However, in more recent studies, scholars and researchers have put a greater emphasis on another dimension that immigrants face in a new society which is how do their religious beliefs affect the way they adapt to a host country?

In the 1960s, scholars Will Herberg and Milton M. Gordon discussed how religion effects the way immigrants adapt to living in the overarching American culture. Herberg claimed that while immigrants might preserve their native religion, they would inevitably detach from their native languages and cultural identities.[4] While Gordon argued that immigrants are able to retain their national identities, he still agreed with Herberg that, “American society has come to be composed of a number of ‘pots,’ or subsocieties, three of which are the religious containers marked Protestant, Catholic or Jew, which are in the process of melting down the white nationality background communities contained within them.”[5]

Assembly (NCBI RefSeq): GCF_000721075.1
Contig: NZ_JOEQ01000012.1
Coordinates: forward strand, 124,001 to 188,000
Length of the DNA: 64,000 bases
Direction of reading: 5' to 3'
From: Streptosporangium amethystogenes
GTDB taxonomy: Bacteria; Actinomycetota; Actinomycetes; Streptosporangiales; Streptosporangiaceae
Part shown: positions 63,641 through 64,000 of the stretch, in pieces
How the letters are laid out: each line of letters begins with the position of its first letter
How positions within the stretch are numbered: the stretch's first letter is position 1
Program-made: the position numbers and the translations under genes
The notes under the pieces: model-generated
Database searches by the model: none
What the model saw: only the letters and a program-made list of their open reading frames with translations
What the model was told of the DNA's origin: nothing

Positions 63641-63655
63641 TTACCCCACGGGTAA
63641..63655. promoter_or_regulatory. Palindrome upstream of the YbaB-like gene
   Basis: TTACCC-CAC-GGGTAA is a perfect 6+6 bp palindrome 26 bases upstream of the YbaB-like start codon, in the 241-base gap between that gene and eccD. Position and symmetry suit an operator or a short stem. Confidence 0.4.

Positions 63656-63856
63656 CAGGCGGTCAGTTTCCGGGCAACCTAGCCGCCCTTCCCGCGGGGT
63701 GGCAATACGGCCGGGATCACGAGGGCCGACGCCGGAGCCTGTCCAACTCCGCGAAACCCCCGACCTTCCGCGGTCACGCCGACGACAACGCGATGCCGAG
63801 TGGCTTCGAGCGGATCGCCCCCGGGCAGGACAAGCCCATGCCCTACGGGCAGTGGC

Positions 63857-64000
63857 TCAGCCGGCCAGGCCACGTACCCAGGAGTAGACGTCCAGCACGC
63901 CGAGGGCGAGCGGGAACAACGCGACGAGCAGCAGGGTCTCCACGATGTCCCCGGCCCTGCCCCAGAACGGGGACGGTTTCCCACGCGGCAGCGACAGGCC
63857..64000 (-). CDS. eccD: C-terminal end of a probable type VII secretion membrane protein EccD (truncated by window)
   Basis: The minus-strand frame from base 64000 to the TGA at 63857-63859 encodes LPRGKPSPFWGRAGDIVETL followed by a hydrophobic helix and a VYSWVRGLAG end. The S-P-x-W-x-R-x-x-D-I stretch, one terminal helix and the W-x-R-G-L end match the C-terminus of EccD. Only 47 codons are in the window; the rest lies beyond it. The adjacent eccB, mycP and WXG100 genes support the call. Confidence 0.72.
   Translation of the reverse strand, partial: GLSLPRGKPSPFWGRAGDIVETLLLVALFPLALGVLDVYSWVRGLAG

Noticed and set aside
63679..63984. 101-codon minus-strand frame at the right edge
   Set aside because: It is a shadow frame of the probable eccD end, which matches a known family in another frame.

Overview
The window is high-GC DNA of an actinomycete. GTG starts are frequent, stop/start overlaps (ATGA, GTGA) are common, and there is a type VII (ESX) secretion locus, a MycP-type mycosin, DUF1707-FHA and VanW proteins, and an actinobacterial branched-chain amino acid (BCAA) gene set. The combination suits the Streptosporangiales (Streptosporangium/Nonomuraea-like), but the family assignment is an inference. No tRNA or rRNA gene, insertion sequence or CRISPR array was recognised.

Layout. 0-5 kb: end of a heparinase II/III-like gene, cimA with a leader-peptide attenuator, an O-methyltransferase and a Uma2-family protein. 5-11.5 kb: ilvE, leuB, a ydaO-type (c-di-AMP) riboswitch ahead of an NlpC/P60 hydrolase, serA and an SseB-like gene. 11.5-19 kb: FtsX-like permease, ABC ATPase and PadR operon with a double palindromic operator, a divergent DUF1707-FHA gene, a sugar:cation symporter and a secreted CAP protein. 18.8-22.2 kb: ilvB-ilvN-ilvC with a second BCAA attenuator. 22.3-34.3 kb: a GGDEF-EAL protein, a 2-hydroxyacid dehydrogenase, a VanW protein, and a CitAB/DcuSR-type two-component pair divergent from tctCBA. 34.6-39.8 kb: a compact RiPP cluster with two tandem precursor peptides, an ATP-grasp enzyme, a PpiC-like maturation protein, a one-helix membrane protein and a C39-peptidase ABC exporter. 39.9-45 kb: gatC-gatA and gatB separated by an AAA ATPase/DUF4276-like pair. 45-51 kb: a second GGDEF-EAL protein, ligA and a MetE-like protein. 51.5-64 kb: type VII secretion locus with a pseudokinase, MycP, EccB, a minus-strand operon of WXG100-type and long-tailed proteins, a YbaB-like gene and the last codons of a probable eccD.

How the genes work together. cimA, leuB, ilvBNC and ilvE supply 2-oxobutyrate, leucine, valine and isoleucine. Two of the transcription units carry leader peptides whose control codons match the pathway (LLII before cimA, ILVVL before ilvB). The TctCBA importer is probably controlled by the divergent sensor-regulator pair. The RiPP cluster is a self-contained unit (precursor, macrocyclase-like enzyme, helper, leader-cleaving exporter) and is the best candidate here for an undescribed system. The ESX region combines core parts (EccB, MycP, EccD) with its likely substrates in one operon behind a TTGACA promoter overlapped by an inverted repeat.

Conversely, in more recent years, scholars such as R. Stephen Warner in his 1998 book titled Gatherings in Diaspora: Religious Communities and the New Immigration as well as in Jacqueline Maria Hagan’s and H.R Ebaugh’s in 2003 article in the International Migration Review titled “Calling Upon the Sacred: Migrants’ Use of Religion in the Migration Process,” claim that immigrant religious organizations help new citizens assimilate while also preserving their connection to their ethnic culture. Furthermore, these scholars feel that the immigrants who stay involved with the religious organizations that represent the faith from their homeland are able to better maintain their ethnic culture while in a new culture.